The feijoa is from the Myrtaceae plant family and is native to Brazil and Uruguay. Feijoas can be considered as either warm climate or subtropical. First introduced into New Zealand in the early 1900's the fruit was small and it was not for another 20 years before new cultivars were imported that were larger with improved flavour.
This versatile plant will screen out the neighbour or an unwanted view. Make sure you plant them where you can take full advantage of the stunning flowers over Christmas or the delicious fruit from autumn to early winter. Will grow well in a container for many years providing you provide plenty of moisture and feed.
The fruit has good levels of Vitamin C (50mg/100mg of flesh) and dietary fibre. One fruit will provide 23% of an adult's daily need.
How to Eat
The uses for Feijoas are numerous from simply eating fresh through to bottling the tasty bottle of wine. They can be added to fresh fruit salads cooked in puddings and are scrumptious in cakes. The fruit is not the only delicacy of this plant - the showy bright red flowers add life to salads or chocolate log.
Year 3 plant approximately yield 2kg of fruit then doubling each year until 20 to 25kg of fruit.
Generic Fruiting Time
Prefers to grow in full sun light.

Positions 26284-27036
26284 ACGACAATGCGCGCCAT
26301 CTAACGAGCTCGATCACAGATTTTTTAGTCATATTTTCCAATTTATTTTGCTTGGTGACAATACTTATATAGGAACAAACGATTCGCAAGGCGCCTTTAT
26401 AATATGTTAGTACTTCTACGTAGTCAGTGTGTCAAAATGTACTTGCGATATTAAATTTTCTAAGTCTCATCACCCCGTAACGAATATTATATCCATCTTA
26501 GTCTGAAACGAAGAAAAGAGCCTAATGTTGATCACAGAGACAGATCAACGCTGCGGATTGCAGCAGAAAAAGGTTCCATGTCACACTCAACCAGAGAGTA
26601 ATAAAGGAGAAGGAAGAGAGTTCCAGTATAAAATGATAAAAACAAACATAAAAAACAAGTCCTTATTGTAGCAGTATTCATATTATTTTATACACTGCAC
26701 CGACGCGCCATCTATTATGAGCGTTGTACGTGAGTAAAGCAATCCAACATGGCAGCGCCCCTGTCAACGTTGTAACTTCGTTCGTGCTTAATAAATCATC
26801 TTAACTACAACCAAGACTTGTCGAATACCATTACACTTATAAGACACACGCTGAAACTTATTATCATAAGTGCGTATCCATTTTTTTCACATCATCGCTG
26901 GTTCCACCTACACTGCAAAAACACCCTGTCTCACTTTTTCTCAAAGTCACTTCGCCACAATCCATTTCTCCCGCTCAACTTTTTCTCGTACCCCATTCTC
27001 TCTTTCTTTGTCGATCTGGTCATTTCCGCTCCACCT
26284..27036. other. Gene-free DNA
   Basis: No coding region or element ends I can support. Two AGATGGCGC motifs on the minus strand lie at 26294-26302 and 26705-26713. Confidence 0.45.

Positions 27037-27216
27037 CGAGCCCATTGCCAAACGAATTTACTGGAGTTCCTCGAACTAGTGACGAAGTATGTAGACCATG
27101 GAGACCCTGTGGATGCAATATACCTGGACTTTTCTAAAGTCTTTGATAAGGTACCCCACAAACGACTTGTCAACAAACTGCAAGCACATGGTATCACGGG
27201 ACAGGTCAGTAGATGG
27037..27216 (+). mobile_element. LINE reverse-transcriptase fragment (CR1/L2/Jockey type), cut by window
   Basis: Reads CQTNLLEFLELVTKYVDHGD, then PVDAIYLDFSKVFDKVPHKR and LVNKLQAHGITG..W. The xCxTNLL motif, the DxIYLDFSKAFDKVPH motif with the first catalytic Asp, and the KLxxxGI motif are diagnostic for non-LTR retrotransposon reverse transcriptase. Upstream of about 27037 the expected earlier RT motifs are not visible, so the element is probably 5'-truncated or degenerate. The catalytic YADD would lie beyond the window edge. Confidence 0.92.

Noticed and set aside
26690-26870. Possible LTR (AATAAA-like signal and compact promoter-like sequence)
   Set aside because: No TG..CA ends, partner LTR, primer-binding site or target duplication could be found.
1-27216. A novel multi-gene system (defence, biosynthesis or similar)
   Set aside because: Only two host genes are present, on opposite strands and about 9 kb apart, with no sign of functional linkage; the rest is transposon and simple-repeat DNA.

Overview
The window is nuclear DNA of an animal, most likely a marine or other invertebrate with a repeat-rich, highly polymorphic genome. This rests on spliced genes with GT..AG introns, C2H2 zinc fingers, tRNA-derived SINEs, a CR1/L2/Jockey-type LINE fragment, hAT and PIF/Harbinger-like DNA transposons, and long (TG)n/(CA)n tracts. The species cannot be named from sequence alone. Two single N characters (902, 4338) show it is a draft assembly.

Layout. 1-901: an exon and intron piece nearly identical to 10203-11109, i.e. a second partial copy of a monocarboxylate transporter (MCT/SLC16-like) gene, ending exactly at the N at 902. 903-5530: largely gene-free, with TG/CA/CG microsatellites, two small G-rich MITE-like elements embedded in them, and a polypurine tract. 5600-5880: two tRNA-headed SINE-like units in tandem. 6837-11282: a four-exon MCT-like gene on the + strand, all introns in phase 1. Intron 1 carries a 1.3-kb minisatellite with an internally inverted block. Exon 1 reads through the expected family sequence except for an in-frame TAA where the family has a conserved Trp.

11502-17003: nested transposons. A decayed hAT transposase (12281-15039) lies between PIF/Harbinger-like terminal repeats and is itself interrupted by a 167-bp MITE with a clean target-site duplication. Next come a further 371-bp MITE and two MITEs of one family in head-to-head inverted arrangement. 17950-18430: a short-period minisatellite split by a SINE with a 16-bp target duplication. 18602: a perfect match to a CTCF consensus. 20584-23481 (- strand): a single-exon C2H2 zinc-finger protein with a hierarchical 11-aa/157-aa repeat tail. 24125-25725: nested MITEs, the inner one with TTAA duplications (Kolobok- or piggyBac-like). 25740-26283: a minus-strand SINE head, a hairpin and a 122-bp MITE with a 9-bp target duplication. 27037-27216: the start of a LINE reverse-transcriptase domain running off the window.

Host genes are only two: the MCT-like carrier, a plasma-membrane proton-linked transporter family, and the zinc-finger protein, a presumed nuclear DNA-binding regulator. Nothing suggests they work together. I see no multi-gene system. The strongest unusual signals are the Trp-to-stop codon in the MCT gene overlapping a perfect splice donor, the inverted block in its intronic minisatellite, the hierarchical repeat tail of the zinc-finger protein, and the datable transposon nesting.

Feijoa trees have soft branches and in very exposed conditions will require protection from strong winds
Frost hardy and will handle temperatures down as low as -8 to -10
Will tolerate most soil conditions from heavy clay soils through to light sandy soils.
Apply a general NPK fertiliser in early spring and again in summer
Flowering occurs at the base of new seasons growth it is therefore important to prune early in the season (if pruning is required) to ensure growth happens for flowering to occur. Pruning is required to maintain the desired shape and stimulate to produce more flowering wood. It is also required to open the tree up so birds can have easier access for pollinating. Remove weak and damaged branches back to the main branch and thin the tree, if required, by removing internal branches back to the main trunk.
Feijoas are fairly Pest and Disease free. Leaf rollers, scale and thrips can attack feijoas and if sever attack occurs can be controlled with insecticides available through your local garden retailers. Sooty mould is a secondary attack after sap sucking insect have attacked the plant. The best way to cure the problem is by spraying for the insect attack. Soapy water will help shift the sooty mould if required.
During winter -10°C